Custom orthotics are often effective at relieving the pressure on the neuroma. When properly casted and created, custom functional foot orthotics (a specialized insert you wear in your shoe) can reposition the metatarsal bones in the foot to alleviate neuroma pain and decrease irritation of the nerve. If orthotics therapy is started early enough, this may be all the treatment that is needed to allow the nerve to heal and cure the neuroma.
In addition, there is a controversial treatment called alcohol schlerosing injections. This involves a series of weekly injections (usually 5-7) that attempt to destroy the painful nerve in order to decrease the pain. This treatment is often times a last resort in those who are not surgical candidates. This is often a better option than surgery for very active individuals like runners, triathlete and climbers. Surgery requires that you decrease your activity for several weeks. But with schlerosing injections you can stay active and there is no concern for losing all of your strength and fitness.
Surgery is reserved for those who simply cannot improve with other treatments. Surgery should only be considered when other treatments have failed and the patient is experiencing pain that interferes with activities.
There are essentially two different surgical procedures to relieve the pain from a neuroma: surgical excision and surgical release.
Surgical release of the neuroma involves releasing the ligament on the bottom of the foot in order to give the nerve more space and decrease irritation. The benefit of this surgery is that (if successful) there is no loss of sensation in the foot or toes. When successful, patients typically experience a gradual reduction in symptoms over time after the surgery.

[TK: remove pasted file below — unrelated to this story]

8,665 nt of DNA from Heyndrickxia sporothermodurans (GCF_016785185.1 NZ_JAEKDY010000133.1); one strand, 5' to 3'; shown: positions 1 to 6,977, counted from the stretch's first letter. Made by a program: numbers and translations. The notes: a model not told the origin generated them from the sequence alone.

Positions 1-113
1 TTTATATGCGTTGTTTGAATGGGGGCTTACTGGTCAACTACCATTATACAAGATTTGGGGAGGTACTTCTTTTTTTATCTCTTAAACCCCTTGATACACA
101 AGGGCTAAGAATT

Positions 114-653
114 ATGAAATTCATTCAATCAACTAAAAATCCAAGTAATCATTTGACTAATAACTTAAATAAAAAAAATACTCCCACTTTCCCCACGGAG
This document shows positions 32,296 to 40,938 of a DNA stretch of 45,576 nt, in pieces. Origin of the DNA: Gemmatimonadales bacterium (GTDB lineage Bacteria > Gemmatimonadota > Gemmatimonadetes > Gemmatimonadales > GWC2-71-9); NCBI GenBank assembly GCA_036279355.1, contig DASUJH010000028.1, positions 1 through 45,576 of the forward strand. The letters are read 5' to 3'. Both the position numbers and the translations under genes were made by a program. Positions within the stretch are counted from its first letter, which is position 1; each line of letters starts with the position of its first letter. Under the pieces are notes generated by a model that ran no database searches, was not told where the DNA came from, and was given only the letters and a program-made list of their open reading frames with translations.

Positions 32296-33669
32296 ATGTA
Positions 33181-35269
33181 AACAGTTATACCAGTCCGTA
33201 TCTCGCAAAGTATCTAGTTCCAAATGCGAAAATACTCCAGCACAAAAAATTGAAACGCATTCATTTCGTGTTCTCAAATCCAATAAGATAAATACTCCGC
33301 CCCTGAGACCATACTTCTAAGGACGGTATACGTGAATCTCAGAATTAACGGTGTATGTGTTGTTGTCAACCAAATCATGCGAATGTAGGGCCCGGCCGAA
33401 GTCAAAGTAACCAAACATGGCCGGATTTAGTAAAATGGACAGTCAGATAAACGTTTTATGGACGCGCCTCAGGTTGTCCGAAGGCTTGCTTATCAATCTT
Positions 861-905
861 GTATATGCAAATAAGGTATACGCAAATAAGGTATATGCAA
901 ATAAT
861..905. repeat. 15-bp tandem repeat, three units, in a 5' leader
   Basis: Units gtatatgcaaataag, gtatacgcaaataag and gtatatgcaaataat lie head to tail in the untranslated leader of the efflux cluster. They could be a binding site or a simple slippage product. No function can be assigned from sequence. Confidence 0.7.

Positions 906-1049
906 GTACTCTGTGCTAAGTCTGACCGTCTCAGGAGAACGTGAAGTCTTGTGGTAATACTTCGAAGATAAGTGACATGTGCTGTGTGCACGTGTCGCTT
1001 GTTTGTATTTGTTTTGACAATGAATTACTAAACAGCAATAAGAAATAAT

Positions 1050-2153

Surgical excision of the neuroma is simply the removal of the painful nerve. The Y-shaped portion of nerve where it divides between the toes is dissected away from the surrounding tissue. The swollen part of the nerve is then removed. The benefit of this surgery is that (if successful) there is no more pain. Surgical excision also has a high success rate in reducing the pain from the neuroma. The trade-off is that there is always numbness in the toes supplied by the nerve that is removed. In essence, you trade pain for permanent numbness. In most cases, this is a fare trade. It allows the patient to return to the activities that they enjoy.
A neuroma is a localized swelling in a nerve in the bottom of the foot that can cause numbness, tingling or pain. Early treatments should focus on decreasing the irritation to the nerve as well as reducing inflammation. By seeking treatment with an orthopedic or podiatric foot surgeon early, there is hope that the neuroma can be successfully treated without surgery.
Dr. Christopher Segler is a foot surgeon and sports medicine podiatrist in San Francisco. His practice caters to busy professionals and athletes who have restrictive schedules. To accommodate his clientele, he offers house calls at homes and his clients offices in the San Francisco Bay Area. As a runner and triathlete himself, he always seeks to find the best treatment that will allow his patients to recover and remain active. If you have a question about a foot problem that you think is a neuroma, you can reach him directly at (415) 308-0833.